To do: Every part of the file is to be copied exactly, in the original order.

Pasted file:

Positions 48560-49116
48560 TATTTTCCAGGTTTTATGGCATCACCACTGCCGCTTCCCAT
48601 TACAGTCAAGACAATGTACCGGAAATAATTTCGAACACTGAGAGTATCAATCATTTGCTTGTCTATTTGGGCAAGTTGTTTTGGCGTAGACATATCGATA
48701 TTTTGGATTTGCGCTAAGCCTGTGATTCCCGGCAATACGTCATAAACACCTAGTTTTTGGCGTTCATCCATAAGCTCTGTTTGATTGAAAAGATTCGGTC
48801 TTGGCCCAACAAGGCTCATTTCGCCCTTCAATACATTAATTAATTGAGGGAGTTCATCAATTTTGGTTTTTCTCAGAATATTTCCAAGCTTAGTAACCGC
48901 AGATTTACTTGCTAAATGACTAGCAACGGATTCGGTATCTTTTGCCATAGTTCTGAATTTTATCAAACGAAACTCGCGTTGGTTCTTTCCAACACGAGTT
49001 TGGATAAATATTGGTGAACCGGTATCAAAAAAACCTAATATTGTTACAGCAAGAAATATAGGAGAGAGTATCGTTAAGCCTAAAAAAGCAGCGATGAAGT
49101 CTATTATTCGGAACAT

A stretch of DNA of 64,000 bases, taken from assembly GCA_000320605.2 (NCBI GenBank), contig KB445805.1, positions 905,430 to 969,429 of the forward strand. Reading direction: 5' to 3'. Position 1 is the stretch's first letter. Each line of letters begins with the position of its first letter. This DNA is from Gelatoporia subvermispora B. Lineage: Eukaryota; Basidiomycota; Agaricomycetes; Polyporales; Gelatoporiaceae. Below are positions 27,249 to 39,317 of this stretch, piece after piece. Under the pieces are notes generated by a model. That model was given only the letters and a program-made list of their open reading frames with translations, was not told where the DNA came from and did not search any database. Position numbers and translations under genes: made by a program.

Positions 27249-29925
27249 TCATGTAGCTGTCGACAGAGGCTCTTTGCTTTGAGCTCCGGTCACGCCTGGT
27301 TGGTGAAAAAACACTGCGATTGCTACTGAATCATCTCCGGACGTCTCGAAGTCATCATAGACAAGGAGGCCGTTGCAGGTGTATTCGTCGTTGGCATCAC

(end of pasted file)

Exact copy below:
Positions 48560-49116
48560 TATTTTCCAGGTTTTATGGCATCACCACTGCCGCTTCCCAT
48601 TACAGTCAAGACAATGTACCGGAAATAATTTCGAACACTGAGAGTATCAATCATTTGCTTGTCTATTTGGGCAAGTTGTTTTGGCGTAGACATATCGATA
48701 TTTTGGATTTGCGCTAAGCCTGTGATTCCCGGCAATACGTCATAAACACCTAGTTTTTGGCGTTCATCCATAAGCTCTGTTTGATTGAAAAGATTCGGTC
48801 TTGGCCCAACAAGGCTCATTTCGCCCTTCAATACATTAATTAATTGAGGGAGTTCATCAATTTTGGTTTTTCTCAGAATATTTCCAAGCTTAGTAACCGC
48901 AGATTTACTTGCTAAATGACTAGCAACGGATTCGGTATCTTTTGCCATAGTTCTGAATTTTATCAAACGAAACTCGCGTTGGTTCTTTCCAACACGAGTT
49001 TGGATAAATATTGGTGAACCGGTATCAAAAAAACCTAATATTGTTACAGCAAGAAATATAGGAGAGAGTATCGTTAAGCCTAAAAAAGCAGCGATGAAGT
49101 CTATTATTCGGAACAT

A stretch of DNA of 64,000 bases, taken from assembly GCA_000320605.2 (NCBI GenBank), contig KB445805.1, positions 905,430 to 969,429 of the forward strand. Reading direction: 5' to 3'. Position 1 is the stretch's first letter. Each line of letters begins with the position of its first letter. This DNA is from Gelatoporia subvermispora B. Lineage: Eukaryota; Basidiomycota; Agaricomycetes; Polyporales; Gelatoporiaceae. Below are positions 27,249 to 39,317 of this stretch, piece after piece. Under the pieces are notes generated by a model. That model was given only the letters and a program-made list of their open reading frames with translations, was not told where the DNA came from and did not search any database. Position numbers and translations under genes: made by a program.

Positions 27249-29925
27249 TCATGTAGCTGTCGACAGAGGCTCTTTGCTTTGAGCTCCGGTCACGCCTGGT
27301 TGGTGAAAAAACACTGCGATTGCTACTGAATCATCTCCGGACGTCTCGAAGTCATCATAGACAAGGAGGCCGTTGCAGGTGTATTCGTCGTTGGCATCAC